So, no, you don't need 5000 rolls. During a single game, you should be able to feel a 20% difference in DPR.

So DPR calculation is far from invalid. It's very valid. Even if it's not the only thing to take into account when building a character, of course.

Strill |

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Then do the level simulation and prove me wrong. Every simulation I have seen says they calculated the fractional odds - which is only true for infinite simulation, or I simulated 50000 runs to get a precise average - which is not the reality of any players level.

The fact is that IF the variance is greater than the differences in average, then the build is not more important than the dice.

This is statistics 101

3.7+/-1 and 3.6+/-1.2

you cannot conclude that A is better than B, you instead must conclude that they are not significantly different because the range of averages have significant overlap.

3.7+/-0.1 and 3.4+/-0.15

You absolutely can conclude that A is better than B the averages do not overlap (to whatever confidence you calculated - usually 95% confidence is used) You cannot however conclude by how much as it could be 3.6 vs. 3.55 or it could be 3.8 vs. 3.25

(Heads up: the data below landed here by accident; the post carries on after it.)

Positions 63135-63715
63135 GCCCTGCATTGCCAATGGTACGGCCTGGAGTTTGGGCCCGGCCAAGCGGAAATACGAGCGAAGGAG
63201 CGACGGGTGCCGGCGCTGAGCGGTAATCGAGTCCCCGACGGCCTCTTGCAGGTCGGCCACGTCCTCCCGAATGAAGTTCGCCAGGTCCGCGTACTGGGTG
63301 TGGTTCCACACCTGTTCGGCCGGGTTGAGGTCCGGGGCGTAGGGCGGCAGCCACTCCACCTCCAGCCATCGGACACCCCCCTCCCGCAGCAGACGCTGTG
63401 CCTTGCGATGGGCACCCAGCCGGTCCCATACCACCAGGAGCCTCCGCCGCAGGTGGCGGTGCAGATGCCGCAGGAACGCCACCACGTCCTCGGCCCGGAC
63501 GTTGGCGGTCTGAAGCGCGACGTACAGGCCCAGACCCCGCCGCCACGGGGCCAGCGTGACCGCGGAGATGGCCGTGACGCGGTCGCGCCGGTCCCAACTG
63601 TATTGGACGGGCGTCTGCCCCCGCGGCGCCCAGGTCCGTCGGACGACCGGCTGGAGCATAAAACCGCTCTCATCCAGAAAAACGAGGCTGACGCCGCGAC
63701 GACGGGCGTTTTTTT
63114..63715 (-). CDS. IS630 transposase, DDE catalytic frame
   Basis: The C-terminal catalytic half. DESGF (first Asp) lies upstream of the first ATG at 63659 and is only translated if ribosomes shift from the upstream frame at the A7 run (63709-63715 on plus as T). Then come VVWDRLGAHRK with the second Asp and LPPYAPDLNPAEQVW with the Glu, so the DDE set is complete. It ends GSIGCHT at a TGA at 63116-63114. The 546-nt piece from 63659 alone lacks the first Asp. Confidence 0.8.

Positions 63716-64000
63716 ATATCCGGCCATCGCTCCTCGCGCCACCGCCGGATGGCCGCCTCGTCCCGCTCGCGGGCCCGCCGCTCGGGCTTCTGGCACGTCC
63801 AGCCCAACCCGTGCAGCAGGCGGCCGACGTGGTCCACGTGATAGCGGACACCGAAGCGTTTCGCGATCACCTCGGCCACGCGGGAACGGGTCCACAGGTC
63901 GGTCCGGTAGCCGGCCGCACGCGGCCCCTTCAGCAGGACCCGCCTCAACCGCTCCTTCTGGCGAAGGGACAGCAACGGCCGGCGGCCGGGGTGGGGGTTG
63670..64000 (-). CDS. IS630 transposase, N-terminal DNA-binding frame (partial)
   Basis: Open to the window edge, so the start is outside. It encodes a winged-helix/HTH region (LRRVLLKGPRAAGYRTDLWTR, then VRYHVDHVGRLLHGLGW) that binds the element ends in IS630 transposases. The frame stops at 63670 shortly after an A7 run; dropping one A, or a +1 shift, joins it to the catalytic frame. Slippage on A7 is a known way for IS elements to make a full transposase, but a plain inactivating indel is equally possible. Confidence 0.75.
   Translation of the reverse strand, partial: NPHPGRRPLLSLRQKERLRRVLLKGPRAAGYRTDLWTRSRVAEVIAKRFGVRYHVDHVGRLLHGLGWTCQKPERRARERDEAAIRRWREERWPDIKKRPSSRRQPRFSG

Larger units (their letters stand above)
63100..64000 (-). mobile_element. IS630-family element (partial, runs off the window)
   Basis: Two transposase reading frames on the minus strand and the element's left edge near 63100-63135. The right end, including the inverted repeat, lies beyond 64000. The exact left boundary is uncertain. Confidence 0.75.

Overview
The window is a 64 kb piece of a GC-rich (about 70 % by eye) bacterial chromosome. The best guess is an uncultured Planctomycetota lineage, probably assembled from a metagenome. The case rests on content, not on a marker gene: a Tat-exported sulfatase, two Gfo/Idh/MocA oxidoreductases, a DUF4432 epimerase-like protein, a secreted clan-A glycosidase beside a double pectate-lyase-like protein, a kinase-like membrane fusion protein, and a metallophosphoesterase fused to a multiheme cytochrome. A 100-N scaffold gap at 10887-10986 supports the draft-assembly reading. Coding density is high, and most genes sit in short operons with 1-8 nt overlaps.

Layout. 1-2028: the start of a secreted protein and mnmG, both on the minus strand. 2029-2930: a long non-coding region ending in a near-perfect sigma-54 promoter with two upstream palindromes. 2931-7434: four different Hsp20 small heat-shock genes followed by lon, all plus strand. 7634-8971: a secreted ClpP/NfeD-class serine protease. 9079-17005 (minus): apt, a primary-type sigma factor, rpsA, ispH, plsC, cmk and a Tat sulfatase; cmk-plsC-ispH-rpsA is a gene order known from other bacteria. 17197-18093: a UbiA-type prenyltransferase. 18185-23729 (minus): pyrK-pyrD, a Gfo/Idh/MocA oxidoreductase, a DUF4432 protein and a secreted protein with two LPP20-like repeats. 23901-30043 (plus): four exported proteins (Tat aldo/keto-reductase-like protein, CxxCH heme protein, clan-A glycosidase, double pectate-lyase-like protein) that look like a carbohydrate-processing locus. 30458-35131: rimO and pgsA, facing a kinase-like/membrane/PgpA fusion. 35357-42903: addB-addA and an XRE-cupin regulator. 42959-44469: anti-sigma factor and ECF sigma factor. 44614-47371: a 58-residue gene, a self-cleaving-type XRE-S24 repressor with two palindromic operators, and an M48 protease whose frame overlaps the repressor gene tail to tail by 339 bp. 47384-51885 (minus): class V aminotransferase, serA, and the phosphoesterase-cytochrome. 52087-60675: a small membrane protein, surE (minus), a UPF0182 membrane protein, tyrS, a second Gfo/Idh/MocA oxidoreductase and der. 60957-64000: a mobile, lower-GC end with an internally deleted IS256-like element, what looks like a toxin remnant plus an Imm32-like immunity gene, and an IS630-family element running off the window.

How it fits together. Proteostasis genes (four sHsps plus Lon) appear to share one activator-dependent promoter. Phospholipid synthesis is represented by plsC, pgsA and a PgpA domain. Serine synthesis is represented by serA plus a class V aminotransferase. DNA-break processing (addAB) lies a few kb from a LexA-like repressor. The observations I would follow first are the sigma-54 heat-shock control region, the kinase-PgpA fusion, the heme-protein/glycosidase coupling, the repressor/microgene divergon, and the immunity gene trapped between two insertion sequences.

It is this very gamblers fallacy that think the average odds apply to them that makes Vegas rich. The house can play the averages (because they make all the plays) - the player cannot (because they cannot play enough)

Confidence intervals are only relevant when using imperfect measurements and estimations produced from a set of data points. None of us are using that. We are using perfect calculations, derived from the underlying mathematics which defines the system. So yes, we can say that (3.7 +/- 1) is both significantly different from, and greater than (3.6 +/- 1.2) on average, because we have 100% confidence in our calculations.

krazmuze |

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Fine - prove me wrong and simulate a levels worth of rolls using actual rolls and not odds.

It is a random process - using the fractional odds tells you the perfect result for an infinite of rolls.

A players results over a level is a finite result that is a sample of the infinite results needed to achieve that perfect odds. If you want a better estimate than one player - you have to simulate many many players over a level. Confidence intervals absolutely do apply.

I have yet to see anyone report on their +/- variance, despite giving a precise fraction that says this option is better than that option.

N N 959 |

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Fine - prove me wrong.